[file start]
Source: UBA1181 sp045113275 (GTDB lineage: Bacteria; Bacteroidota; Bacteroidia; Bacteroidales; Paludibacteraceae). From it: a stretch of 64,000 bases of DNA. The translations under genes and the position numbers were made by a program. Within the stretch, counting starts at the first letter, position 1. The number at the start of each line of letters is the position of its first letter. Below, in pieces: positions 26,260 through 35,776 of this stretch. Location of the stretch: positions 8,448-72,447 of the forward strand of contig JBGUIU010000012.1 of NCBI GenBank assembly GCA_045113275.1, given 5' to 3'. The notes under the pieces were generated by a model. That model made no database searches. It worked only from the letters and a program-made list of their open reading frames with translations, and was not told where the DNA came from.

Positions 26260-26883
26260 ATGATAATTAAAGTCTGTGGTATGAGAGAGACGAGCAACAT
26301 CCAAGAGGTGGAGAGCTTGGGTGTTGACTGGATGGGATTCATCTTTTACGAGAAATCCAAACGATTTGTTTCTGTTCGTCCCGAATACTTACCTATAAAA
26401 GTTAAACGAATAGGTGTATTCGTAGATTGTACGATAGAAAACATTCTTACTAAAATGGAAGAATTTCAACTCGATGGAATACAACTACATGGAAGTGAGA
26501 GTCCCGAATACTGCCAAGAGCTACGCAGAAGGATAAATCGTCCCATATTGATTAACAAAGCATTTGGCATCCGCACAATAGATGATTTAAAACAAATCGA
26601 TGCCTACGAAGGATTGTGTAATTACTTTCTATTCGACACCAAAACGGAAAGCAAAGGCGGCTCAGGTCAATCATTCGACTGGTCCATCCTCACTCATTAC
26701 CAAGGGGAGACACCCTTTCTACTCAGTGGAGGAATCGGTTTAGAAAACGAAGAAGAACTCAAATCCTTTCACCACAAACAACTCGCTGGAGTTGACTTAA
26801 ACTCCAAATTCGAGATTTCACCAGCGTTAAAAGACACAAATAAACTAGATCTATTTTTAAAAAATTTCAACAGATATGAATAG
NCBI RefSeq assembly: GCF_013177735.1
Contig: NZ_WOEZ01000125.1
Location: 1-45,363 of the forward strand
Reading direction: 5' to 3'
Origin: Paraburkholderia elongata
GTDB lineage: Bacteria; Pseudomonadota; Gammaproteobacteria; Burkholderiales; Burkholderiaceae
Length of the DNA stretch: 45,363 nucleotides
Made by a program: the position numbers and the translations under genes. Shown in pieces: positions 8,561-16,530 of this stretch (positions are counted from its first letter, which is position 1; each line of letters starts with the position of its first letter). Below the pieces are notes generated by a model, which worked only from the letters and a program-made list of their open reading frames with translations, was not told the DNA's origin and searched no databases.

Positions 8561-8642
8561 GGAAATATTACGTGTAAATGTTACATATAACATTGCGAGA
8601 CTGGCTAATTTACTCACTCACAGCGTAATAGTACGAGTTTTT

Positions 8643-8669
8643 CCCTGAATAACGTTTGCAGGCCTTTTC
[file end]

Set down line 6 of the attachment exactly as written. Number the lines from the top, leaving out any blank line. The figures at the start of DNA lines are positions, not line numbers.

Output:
26501 GTCCCGAATACTGCCAAGAGCTACGCAGAAGGATAAATCGTCCCATATTGATTAACAAAGCATTTGGCATCCGCACAATAGATGATTTAAAACAAATCGA